I overheard something for the first time today: referring to the weight loss industry as the "weight-cycling" industry. I'm going to stop giving these financial interests - and they are enormous and cynical to the core - the right to name themselves. I will call the selling of weight loss products and services what they are: weight cycling schemes.
Right, Laura. It's too bad that most people can't figure out how to maintain a weight loss. That's quite a different situation from losing the weight. I have a relative who lost 180 pounds a couple of years ago, reached a healthy weight and has kept it off. She is making a project of figuring out how to maintain - checking for research on the subject, and when not finding much, trying hard to implement her own plans. She is in her 40's and has had a combination of overweight/obese/supermorbidly obese problems for much of her life.ReplyDelete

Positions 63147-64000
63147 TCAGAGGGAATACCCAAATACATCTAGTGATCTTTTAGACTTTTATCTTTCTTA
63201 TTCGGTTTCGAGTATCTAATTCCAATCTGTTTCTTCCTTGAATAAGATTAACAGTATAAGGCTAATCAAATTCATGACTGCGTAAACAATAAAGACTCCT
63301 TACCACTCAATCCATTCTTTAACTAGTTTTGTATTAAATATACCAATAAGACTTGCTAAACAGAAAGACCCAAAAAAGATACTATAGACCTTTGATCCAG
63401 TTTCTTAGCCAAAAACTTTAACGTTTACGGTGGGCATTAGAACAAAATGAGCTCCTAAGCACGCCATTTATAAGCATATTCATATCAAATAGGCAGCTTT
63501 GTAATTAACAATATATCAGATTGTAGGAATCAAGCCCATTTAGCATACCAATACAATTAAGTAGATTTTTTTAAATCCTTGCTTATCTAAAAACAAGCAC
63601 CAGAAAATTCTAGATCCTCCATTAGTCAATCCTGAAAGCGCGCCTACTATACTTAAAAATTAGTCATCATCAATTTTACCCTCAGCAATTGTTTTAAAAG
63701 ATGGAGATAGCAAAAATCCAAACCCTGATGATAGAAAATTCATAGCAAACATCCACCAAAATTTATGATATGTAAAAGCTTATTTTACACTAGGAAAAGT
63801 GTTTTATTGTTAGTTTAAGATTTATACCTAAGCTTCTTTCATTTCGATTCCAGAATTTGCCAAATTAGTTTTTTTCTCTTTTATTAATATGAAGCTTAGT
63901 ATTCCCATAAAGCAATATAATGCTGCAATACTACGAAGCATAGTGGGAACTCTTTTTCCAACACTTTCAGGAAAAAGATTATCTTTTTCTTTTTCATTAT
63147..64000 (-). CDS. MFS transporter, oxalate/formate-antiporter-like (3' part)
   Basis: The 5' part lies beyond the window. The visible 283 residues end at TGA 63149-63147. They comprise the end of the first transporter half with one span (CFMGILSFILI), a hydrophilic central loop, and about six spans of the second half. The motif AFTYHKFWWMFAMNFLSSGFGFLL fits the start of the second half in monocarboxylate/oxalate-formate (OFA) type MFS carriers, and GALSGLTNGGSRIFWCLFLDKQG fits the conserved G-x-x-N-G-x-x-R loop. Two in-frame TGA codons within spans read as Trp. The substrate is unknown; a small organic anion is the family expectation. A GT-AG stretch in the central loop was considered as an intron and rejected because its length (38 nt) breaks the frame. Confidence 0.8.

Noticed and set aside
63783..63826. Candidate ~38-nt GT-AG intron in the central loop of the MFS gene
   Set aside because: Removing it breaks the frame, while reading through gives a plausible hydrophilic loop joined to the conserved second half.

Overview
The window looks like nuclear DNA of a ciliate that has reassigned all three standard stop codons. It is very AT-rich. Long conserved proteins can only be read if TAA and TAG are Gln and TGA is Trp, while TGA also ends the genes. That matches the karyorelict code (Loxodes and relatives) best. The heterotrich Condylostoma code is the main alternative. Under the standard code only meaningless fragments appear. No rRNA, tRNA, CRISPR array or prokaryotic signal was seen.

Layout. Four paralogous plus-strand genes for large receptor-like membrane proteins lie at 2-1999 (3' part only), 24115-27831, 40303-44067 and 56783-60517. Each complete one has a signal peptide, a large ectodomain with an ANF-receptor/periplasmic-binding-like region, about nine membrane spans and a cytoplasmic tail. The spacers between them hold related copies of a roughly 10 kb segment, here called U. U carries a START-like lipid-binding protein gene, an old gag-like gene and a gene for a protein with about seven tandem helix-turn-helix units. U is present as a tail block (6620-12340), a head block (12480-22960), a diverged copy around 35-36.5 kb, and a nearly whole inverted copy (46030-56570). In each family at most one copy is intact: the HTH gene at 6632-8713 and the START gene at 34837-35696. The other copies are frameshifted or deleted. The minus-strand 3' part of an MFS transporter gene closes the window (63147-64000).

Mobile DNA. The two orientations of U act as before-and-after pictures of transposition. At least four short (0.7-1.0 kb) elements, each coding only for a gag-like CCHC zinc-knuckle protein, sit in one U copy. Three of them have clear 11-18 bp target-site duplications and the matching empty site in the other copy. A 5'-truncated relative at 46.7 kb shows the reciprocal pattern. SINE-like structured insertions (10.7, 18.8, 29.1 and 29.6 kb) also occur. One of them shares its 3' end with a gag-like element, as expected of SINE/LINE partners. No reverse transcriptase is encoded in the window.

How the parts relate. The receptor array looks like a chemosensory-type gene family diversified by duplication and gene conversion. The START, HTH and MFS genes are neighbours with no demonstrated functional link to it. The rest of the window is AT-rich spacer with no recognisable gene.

She has found sports she loves and can do within her bad joint limitations, that involve other people, travel and increasing skill levels. She has her strategies for eating and must be careful all the time. She is loving life, but it isn't easy.
I liken the situation of overweight/obese people not being able to maintain their loss to those with anorexia who are brought up to a healthy weight but then cannot maintain that weight on their own. They need support that goes way beyond the initial weight/loss/gain eating plan, which is something that the "weight loss cycling" industry is not interested in doing.
I'm the relative Kris mentioned. She summed it up about right, I'd say.ReplyDelete
Over at ikeepitoff.com Russ and I have chatted a lot about why there isn't more support for maintenance. He says it's because the industry hasn't figured out yet how to make money from it. I think he's right.
In the meantime we're all just doing the best we can, with what we've got. There aren't any other options, except relapse.